NEW DELHI - A heatwave gripped parts of northern India as tempertures in capital Delhi touched 47C amid a severe weather alert.

“Severe heatwave conditions are very likely in some parts of west Rajasthan during 17-20 May and in Punjab, Haryana and Delhi during 18-20 May,” announced the India Meteorological Department (IMD).

Parts of New Delhi recorded temperatures up to 47.1C on Friday, while northern states like Haryana and Punjab are also expected to see “severe heatwave conditions”.

Rajasthan recorded a maximum temperature of 46C on Thursday as the heatwave days in April were the highest in 15 and nine years in the eastern states of West Bengal and Odisha respectively, according to IMD data.

The heatwave comes at the same time as India’s 6-week ongoing national elections, which has experts concerned as citizens wait in long lines to cast their votes.

Indian prime minister Narendra Modi and his primary challenger from the opposition Congress party, Rahul Gandhi, are both expected to hold rallies in New Delhi on Saturday evening.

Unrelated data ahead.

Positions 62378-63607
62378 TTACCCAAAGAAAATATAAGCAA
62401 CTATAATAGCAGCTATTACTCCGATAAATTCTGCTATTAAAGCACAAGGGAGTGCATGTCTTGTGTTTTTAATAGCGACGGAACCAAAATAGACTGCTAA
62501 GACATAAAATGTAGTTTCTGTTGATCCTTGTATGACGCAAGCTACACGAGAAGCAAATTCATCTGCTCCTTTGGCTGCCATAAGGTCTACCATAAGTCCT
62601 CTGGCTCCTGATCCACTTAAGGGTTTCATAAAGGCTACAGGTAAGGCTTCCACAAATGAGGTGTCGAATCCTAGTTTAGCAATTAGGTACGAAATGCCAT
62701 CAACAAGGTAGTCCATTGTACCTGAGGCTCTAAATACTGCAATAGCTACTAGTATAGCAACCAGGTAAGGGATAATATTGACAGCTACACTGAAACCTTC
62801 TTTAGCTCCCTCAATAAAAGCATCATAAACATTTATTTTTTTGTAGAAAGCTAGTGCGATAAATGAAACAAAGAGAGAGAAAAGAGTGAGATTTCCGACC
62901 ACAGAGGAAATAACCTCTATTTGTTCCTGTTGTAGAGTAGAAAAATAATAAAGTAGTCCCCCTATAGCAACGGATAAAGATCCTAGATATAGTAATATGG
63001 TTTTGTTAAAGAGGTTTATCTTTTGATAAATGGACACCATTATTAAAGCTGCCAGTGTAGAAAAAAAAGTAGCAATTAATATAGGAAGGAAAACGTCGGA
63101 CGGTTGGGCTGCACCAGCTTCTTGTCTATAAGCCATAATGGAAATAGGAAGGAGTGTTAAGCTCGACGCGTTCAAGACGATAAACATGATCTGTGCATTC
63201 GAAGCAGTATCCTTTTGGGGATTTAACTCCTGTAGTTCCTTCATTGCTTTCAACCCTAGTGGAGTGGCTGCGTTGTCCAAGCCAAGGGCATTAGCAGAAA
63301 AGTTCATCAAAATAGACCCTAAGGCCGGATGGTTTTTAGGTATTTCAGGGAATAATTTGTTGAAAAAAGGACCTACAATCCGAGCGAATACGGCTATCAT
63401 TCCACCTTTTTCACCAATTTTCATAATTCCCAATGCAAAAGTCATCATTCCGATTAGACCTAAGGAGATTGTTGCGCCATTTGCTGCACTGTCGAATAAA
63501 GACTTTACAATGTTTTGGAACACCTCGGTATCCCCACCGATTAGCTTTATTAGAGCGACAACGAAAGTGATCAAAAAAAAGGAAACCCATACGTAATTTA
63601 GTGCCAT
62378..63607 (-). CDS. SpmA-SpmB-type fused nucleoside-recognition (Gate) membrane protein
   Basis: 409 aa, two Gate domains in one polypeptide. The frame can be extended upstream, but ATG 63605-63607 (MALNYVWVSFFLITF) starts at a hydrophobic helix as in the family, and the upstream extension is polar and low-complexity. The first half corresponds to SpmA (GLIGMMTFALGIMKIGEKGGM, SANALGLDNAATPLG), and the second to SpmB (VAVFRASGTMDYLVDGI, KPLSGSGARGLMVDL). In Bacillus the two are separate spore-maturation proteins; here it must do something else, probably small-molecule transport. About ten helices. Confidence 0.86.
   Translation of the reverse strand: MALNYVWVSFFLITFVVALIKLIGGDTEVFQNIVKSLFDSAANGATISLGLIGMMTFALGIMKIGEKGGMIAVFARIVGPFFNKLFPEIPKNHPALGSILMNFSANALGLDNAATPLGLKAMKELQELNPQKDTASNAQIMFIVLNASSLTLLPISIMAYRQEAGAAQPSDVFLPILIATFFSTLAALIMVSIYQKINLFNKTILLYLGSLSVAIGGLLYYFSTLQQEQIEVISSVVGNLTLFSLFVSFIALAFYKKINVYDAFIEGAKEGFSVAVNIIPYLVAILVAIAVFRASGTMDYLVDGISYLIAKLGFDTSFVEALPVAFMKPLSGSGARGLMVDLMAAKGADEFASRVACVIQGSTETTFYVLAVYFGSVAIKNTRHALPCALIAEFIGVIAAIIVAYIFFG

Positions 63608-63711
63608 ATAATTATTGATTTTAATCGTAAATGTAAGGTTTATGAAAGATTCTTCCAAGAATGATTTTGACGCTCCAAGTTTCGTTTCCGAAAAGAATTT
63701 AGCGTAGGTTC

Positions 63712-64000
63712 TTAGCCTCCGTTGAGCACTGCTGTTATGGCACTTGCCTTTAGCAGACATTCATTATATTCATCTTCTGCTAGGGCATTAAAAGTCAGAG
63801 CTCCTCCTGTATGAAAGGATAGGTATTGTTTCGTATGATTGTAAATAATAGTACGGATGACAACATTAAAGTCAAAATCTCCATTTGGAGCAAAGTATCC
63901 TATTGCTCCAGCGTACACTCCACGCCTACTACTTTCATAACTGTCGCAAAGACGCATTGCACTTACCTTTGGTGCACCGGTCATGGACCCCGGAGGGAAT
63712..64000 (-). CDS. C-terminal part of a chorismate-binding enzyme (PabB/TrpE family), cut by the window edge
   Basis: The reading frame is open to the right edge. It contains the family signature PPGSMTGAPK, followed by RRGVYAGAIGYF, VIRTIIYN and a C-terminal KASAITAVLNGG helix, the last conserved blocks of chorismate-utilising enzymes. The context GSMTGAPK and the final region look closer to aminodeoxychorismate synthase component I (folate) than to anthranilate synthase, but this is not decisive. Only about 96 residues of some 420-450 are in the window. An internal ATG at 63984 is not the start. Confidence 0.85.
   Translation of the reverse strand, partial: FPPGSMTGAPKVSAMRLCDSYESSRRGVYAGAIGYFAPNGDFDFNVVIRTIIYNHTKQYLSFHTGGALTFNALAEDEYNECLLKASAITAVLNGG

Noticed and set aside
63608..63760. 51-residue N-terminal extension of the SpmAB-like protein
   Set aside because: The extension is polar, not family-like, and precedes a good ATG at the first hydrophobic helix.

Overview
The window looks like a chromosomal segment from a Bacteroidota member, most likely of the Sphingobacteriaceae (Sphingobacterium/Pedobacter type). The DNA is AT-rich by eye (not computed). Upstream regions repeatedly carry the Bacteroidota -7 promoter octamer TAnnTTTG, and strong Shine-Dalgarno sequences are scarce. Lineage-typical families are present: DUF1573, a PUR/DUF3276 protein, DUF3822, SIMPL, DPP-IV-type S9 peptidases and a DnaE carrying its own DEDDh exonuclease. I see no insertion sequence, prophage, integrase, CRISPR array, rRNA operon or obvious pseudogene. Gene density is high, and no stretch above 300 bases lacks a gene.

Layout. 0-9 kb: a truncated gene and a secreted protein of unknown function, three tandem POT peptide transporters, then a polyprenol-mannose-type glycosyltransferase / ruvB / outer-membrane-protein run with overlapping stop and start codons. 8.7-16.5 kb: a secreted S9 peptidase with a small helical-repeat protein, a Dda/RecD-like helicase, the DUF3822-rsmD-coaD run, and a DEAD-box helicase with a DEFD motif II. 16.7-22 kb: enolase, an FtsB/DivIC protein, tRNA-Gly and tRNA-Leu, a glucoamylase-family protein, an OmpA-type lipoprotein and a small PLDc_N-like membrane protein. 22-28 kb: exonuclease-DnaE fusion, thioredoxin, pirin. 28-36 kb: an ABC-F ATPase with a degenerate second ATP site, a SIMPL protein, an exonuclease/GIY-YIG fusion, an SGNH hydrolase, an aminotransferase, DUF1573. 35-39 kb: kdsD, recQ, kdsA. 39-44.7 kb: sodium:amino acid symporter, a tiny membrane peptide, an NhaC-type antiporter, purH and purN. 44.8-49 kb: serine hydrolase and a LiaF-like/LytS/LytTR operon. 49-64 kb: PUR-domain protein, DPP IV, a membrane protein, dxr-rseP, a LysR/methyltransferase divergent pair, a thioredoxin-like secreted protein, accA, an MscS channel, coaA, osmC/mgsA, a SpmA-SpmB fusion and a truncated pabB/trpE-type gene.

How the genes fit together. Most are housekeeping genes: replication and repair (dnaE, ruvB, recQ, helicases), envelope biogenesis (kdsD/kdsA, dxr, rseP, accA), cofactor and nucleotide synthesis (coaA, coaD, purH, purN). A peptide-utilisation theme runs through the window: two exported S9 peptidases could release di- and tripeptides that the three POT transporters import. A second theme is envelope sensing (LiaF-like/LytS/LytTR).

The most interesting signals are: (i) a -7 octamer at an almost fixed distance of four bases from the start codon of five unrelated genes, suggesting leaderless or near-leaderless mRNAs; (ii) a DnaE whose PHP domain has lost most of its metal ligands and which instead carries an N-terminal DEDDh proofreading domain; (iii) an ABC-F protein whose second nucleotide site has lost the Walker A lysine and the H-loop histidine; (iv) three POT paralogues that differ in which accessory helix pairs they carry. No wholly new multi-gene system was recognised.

The extreme heat has been at least partly blamed for the low voter turnout in the second phase of the national elections which saw polling across 13 states and union territories voting last week. It saw 63 per cent of those eligible voting, down further from the 66 per cent turnout in the first phase on 19 April.

Two people died from suspected heat stroke in the southern state of Kerala in April, where temperatures soared to 41.9C, nearly 5.5C above normal.

Since the beginning of April, dozens of countries in Asia from India to the Philippines have seen record-high temperatures leading to school closures and the triggering of urgent health warnings across the region.

A study conducted by scientists from World Weather Attribution (WWA), has found that this year’s heatwave would have been “virtually impossible” in the Philippines and a lot less extreme in South and West Asia without the climate crisis caused by burning oil, coal and gas.

The conditions for a heatwave are met in India when the maximum temperature of a weather station touches 40C in the plains, 37C in coastal areas, and 30C in hilly regions, or the departure from normal is at least 4.5 degrees. A severe heatwave is declared if the temperature is at least 6.4 degrees above normal.

April to June are usually the hottest months in most of India, but the country has seen more intense temperatures over the past decade, which leads to severe water shortages as well.

The Met department has warned that India could see more heatwave days between April and June this year than it normally does.